# Modelling tools - MIKE11 Part1 - Introduction - PowerPoint PPT Presentation

Modelling tools - MIKE11 Part1 - Introduction

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## Modelling tools - MIKE11 Part1 - Introduction

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1. Modelling tools - MIKE11Part1-Introduction

2. What is a model ? • ‘A model is a caricature of reality.´ R. May • A model is a simplification of reality that retains enough aspects of the original system to make it useful to the modeler • Models may take many forms • phisical models ( hydrologic models of watersheds; scales models of ships) • conceptual (differential equations, optimization) • simulation models

3. The modelling process • Understand the problem • reason to model a system ( e.g. what if a dam is built?) • collect and analyse data • Choosing variables • Set up mathematical model • describe situation • write mathematical explanation using variables • Assumptions about the system • Construction of the mathematical model • Computer simulation • computer program • input data and runs • validation • Simulation experiments • interpret the solution, test outcomes • improve the model

4. Classification of modelling packages • According to what is computed • water surface profiles (HEC2) • flood waves (DAMBRK) • water quality in rivers (QUAL2E) • habitat modelling (PHABSIM) • How many dimensions are used • 1D models (MIKE11, SOBEK) • 2D models • 3D models (DELFT3D) • Particulars of the numerical methods • finite differences • finite elements • boundary elements • etc

5. MIKE11 - General description • Software package developed by Danish Hydraulic Institute (DHI) for simulation of flow, sediment transport and water quality in estuaries, river, irrigation system and similar water bodies • User - friendly tool for design, management and operation of river basins and channel networks

6. Implementation • Mike 11 includes the following modules • HD - hydrodynamic - simulation of unsteady flow in a network of open channels. Result is time series of discharges and water levels; • AD - advection dispersion • WQ - water quality

7. Theory • Open channel flow- Saint Venant equations (1D) • continuity equation (mass conservation) • momentum equation (fluid momentum conservation) • Assumptions • water is incompresible and homogeneous • bottom slope is small • flow everywhere is paralel to the bottom ( i.e. wave lengths are large compared with water depths)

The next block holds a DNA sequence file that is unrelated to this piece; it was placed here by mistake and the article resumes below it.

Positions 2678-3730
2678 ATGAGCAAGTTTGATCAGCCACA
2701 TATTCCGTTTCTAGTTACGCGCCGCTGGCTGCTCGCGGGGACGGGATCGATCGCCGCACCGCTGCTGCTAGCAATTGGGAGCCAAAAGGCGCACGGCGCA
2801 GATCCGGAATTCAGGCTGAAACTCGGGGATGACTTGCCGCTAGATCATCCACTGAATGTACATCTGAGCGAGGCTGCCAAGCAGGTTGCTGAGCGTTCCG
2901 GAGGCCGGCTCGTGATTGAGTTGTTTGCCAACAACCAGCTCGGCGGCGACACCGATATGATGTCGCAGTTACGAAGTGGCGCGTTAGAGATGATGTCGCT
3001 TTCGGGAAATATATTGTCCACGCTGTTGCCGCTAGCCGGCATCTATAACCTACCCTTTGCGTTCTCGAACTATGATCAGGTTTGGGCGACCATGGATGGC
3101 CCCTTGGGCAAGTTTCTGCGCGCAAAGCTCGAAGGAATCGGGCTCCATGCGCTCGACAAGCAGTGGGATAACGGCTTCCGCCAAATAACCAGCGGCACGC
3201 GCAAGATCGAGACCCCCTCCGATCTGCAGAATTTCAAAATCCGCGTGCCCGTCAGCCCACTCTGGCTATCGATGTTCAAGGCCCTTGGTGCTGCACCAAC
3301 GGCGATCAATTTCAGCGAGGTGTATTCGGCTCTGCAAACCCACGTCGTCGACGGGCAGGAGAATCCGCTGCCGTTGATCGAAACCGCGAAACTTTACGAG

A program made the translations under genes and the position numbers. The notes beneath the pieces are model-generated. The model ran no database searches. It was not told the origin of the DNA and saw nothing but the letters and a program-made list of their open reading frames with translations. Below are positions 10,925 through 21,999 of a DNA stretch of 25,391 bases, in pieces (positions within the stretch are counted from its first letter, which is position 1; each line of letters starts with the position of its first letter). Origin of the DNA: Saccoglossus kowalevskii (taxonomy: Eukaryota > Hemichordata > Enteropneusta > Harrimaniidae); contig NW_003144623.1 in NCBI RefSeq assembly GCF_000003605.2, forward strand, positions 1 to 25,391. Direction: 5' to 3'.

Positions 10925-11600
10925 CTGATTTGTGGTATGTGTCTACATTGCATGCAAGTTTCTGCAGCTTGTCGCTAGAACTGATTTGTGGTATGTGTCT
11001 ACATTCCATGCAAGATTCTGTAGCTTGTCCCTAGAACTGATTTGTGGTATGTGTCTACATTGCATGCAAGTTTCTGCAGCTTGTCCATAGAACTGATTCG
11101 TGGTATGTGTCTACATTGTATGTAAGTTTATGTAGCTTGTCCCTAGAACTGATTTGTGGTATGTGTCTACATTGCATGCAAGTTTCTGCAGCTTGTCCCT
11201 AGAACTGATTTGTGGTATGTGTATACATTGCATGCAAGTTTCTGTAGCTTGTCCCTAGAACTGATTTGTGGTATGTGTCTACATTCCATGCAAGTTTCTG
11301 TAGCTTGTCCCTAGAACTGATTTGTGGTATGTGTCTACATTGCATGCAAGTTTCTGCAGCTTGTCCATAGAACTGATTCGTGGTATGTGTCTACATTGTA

8. Hydraulic variables

9. Equations • Mass conservation • Momentum conservation

10. Equations variables • Independent variables • space x • time t • Dependent variables • discharge Q • water level h • All other variables are function of the independent or dependent variables

11. Cross section i-1 Cross section i Cross section i+1 Time Time step j+1 Reach Time step j Time step j-1 Space Flow description • Depending on how many terms are used in momentum equations • full Saint Venant equations (dynamic wave) • explicit methods • implicit methods

12. Flow description • Neglect first two terms • Diffusive wave ( backwater analysis) • Neglect three terms • Kinematic wave (relatively steep rivers without backwater effects)

13. i-1 i i+1 Time Time step n+1 Q h7 6 Time step n+1/2 Q h5 Q 4 h3 h1 2 Time step n Center point Space Solution scheme • Equations are transformed to a set of implicit finite difference equations over a computational grid • alternating Q - and H points, where Q and H are computed at each time step • numerical scheme - 6 point Abbott-Ionescu scheme

14. Solution scheme • Boundary conditions • external boundary conditions - upstream and downstream; • internal “boundary conditions” - hydraulic structures ( here Saint Venant equation are not applicable) • Initial condition • time t=0

15. Choice of boundary conditions • Typical upstream boundary conditions • constant discharge from a reservoir • a discharge hydrograph of a specific event • Typical downstream boundary conditions • constant water level • time series of water level ( tidal cycle) • a reliable rating curve ( only to be used with downstream boundaries)

16. Discretization - branches

17. Discretization - branches

18. Discretization - cross sections • Required at representative locations throughout the branches of the river • Must accurately represent the flow changes, bed slope, shape, flow resistance characteristics

19. Discretization - cross section • Friction formulas • Chezy • Manning • For each section a curve is made with wetted area, conveyance factor, hydraulic radius as a function of water level R h

20. Avoiding Errors • Hydraulic jump can not be modelled, but upstream and downstream condition can • Stability conditions • topographic resolution must be sufficiently fine (x) • time step • should be fine enough to provide accurate representation of a wave • if structure are used smaller time step is required • use Courant condition to determine time step • or velocity condition

21. Structures • Broadcrested weirs • Special weirs • User-defined culverts • Q-h calculated culverts • Dam break structure